Sri Lanka’s tea plantations
It’s raining. Quite heavily, actually. But that’s not stopping the women at the Holyrood Estate from working. With raincoats on, they stand amongst the rows of tea plants, plucking furiously. Their hands move fast – it almost seems like a blur – as they rip off the leaves and put them into the bag hanging off their bodies.
One lady looks up at me as I take a photo. She smiles, a big friendly grin. But she stops working only for a couple of seconds and then her hands are at it again. She has a quota to meet and there isn’t time for distractions.
I’m at the Holyrood Estate in the centre of Sri Lanka near the town of Nuwara Eliya. It’s one of many in this part of the country, which has ideal growing conditions and supplies much of the important Sri Lankan industry. The Sri Lankan tea giant, Dilmah, famous across Australasia, uses this plantation.
It’s more than just a place of employment, though. Holyrood Estate, like most plantations, is also a community. There are about 680 workers here but almost 4000 people live on the site. The rolling tea fields with their layers of plants and winding lines following the contours are the most distinctive part of the landscape. Go a little deeper, though, and you’ll find a whole infrastructure for the people who make this their home.
The whole estate is about 465 hectares large. Some of the workers live in dormitory style accommodation, while there are also houses for families. Most of the adults work in the plantations but some have jobs in the nearby town. Their children also live here and there are preschools and a new primary school nestled between the tea leaves.
I pop into the new primary school in the afternoon, just after class has finished. Most of the 180 students have left but there are still two here – their mother is one of the teachers. They show me around, pointing out where they sit. The headmistress (who is extremely nice but I think would be terrifying if you were a misbehaving student!) tells me a bit about the school and how the MJF Foundation donated the funds to construct the new buildings. The MJF Foundation, incidentally, is the charitable arm of the Dilmah tea company – and this is an important point.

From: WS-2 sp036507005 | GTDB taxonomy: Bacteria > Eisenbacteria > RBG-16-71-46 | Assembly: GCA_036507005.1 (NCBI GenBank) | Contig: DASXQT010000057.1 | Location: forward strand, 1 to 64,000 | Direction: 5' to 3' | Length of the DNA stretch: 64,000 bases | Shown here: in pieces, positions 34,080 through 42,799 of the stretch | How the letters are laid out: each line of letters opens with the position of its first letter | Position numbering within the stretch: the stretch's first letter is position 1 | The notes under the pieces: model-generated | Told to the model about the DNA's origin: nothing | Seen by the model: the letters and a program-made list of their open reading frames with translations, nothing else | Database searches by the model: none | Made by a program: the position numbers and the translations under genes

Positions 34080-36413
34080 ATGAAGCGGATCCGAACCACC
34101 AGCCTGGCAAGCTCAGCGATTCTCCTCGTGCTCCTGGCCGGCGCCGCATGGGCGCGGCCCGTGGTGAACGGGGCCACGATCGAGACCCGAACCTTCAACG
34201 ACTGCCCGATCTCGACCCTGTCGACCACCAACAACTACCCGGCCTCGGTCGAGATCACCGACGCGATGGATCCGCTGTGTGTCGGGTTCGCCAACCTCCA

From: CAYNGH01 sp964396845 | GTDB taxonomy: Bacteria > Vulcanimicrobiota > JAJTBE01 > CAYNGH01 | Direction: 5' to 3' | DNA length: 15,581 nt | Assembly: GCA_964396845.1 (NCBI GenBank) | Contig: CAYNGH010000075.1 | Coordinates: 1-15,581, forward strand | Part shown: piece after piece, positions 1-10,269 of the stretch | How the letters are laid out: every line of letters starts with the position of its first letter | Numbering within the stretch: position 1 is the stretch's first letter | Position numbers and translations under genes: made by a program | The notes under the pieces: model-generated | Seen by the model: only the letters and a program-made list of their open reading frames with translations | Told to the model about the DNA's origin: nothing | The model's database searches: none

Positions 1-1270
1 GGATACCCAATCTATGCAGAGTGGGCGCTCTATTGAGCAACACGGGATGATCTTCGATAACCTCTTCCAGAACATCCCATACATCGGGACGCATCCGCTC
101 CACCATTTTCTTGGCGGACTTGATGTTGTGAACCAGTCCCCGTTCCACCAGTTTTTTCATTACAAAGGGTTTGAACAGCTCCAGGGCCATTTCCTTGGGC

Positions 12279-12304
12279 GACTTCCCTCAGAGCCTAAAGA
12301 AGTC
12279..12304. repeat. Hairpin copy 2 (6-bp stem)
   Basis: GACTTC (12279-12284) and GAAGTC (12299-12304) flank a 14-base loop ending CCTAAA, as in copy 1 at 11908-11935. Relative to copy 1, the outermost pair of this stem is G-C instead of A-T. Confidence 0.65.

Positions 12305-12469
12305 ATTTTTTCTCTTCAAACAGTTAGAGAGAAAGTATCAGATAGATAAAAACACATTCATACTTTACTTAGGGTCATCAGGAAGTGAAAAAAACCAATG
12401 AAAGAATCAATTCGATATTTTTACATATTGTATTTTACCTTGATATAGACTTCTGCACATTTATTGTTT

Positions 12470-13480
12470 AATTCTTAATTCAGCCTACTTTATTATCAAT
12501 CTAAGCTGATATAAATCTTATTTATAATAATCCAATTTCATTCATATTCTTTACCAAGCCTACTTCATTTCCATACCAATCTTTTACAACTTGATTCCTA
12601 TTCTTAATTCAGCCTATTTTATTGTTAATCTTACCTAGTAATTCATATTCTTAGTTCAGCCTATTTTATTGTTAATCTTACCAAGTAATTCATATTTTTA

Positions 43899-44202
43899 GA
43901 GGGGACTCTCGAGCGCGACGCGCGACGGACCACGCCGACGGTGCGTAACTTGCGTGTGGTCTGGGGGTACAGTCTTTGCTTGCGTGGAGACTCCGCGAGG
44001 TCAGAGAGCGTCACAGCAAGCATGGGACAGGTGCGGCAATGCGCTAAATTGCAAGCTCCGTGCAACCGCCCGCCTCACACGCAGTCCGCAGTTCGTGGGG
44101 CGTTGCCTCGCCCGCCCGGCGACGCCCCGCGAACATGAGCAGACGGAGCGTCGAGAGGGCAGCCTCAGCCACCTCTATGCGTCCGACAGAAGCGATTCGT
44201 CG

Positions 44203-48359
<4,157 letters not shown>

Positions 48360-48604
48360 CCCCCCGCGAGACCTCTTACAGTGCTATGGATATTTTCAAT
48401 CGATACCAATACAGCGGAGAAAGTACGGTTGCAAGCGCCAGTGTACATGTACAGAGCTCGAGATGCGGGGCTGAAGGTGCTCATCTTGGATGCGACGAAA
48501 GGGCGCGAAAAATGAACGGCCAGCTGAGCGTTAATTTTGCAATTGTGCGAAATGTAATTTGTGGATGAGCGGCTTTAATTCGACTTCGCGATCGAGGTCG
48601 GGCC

The workers here at the tea planation are employees. But they are also a form of family. This is not a traditional job and there’s a special dynamic that exists between the companies and the employees. There’s a duty of care and also a genuine desire to create a happy and healthy environment. The new school, so the children of the workers can be educated nearby, is part of it. The medical centres, the recreational areas, and the pastoral care are all part of it.
When I meet up with the manager of the Holyrood Estate, he puts it best. He may technically be in charge of all the people on this plantation, but he doesn’t see it that way.
“It’s like a village,” he says.
“I don’t consider this to be a job. It’s more than a job. Even at midnight, if there’s an incident, I get involved. They also don’t treat me as a boss but as a leader. They consider me a leader and that’s different.”
It is worth noting, though, that from a corporate point of view, there is an economical advantage to making sure the employees and their families are cared for and are happy at Holyrood. There are dozens of tea plantations in the surrounding hills here around Nuwara Eliya – and they always need workers.
“If we don’t look after them, someone else will get their service. We need to have good relationships, otherwise they will leave our company and go and work somewhere else.”
It’s no easy work, picking leaves in the tea fields all day, but nor is it quite as laborious as you might imagine. They start their working day at 8 o’clock in the morning and pick until 12:30. There’s a lunch break until 2 o’clock and then more plucking until about 4:30.
It’s mainly women who do the plucking all day. Men do get out in the morning but then they tend to spend their afternoons on other tasks like fertilising, pruning and weeding.
The women I can see this afternoon, scattered through the green terraces, seem to have a lot of leaves in their bags but this is just a small fraction of what they’ll collect. The aim for each person each day is to pick 18 kilograms. When you consider how light leaves are, that’s a lot of picking! Quite often the workers will pick even more and they earn extra income for that. It’s all relative, though, I guess. The average wage is about $5 a day.
It’s a good life, though. One that comes with a community and care. Sri Lanka’s tea industry is a very important part of the country’s economy and it’s the people who work in it that make it so strong.
Where should you stay in Nuwara Eliya?
If you’re looking for something budget, the Hi Lanka Hostel is your best option.For a friendly homestay at a great price, have a look at Nuwara Eliya Homestay.
One of the area’s nicest hotels is Jetwing St Andrews in a unique property.And if you want stunning accommodation in a colonial mansion, have a look at Brockenhurst Bungalow.